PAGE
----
Generally speaking, unless there was violence or substance abuse present in the family home, both parents will continue to raise the children together in the event of a divorce. This arrangement is commonly known as “co-parenting” or “joint custody.”
However, creating an effective co-parenting situation can be difficult if there is a high level of animosity between the parents. In this instance, parallel parenting may be a superior option. According to Healthline, parallel parenting involves both parents working to raise the children together, but with a built-in degree of separation.
How is parallel parenting different?
The main difference between parallel parenting and co-parenting is that co-parenting involves both parents presenting a united front to the rest of the world. For example, in a co-parenting situation both parents may attend a child’s soccer game together in a show of support even if they divorce and bring separate partners.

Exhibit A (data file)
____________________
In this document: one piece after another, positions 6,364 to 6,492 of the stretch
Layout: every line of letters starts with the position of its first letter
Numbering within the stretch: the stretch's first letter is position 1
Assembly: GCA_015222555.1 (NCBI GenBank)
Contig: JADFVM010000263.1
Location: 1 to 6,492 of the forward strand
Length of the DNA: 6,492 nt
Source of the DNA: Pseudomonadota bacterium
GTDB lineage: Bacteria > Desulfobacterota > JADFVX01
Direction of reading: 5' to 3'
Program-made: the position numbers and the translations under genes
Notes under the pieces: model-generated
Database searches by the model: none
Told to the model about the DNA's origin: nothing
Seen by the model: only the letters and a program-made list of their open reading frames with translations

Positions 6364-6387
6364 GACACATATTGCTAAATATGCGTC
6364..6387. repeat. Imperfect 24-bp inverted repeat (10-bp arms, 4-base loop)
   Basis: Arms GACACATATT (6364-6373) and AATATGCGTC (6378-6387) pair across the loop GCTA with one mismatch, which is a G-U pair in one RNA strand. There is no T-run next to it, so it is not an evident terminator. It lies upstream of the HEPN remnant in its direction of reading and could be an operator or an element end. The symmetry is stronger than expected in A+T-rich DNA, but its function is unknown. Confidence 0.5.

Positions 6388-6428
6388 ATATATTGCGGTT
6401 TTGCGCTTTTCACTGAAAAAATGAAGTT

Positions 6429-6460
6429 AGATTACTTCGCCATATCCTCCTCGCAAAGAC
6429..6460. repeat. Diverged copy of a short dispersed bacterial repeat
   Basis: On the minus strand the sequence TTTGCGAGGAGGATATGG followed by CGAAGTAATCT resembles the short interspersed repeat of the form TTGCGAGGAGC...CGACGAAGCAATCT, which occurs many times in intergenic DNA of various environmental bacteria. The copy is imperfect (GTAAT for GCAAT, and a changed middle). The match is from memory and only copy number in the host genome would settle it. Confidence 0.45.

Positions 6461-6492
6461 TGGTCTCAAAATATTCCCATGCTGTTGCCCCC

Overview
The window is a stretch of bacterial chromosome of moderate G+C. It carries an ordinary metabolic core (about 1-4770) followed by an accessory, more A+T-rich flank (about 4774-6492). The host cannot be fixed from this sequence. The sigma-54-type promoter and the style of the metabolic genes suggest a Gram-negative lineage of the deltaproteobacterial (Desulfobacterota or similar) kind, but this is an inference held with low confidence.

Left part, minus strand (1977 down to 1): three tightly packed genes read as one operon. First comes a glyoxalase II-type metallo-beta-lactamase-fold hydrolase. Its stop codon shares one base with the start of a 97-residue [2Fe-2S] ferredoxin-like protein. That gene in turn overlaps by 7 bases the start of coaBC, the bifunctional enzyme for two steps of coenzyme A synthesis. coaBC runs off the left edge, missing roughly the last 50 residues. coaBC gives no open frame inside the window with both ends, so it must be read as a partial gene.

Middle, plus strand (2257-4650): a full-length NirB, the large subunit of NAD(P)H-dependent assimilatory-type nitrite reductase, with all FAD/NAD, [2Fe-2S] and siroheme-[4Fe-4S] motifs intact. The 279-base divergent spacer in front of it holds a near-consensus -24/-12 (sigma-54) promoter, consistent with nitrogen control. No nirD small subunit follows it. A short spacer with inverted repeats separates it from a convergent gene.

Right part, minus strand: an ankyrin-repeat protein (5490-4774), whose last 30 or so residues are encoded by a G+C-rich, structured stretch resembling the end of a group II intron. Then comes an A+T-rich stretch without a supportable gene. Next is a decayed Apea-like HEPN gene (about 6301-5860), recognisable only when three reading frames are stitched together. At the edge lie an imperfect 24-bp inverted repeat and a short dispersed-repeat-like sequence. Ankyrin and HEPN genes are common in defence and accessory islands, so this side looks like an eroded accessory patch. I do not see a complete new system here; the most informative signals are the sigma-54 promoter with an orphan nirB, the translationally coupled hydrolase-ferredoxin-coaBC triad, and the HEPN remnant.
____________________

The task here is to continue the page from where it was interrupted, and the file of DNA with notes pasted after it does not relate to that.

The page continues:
With parallel parenting, only one parent would actually attend the game. The other parent may show support by coming to the post-game pizza party.
What are the advantages?
Parallel parenting provides a safe space both for the children and the adults. Particularly if the marriage was emotionally abusive, separation between the parents is a must. It is still possible to raise your children jointly without having to be in the presence of your ex-spouse constantly. Parallel parenting allows you to do this.
It is also possible that after a period of parallel parenting the relationship between the ex-spouses may improve. At this point, the family can migrate to a more-traditional co-parenting arrangement if they desire.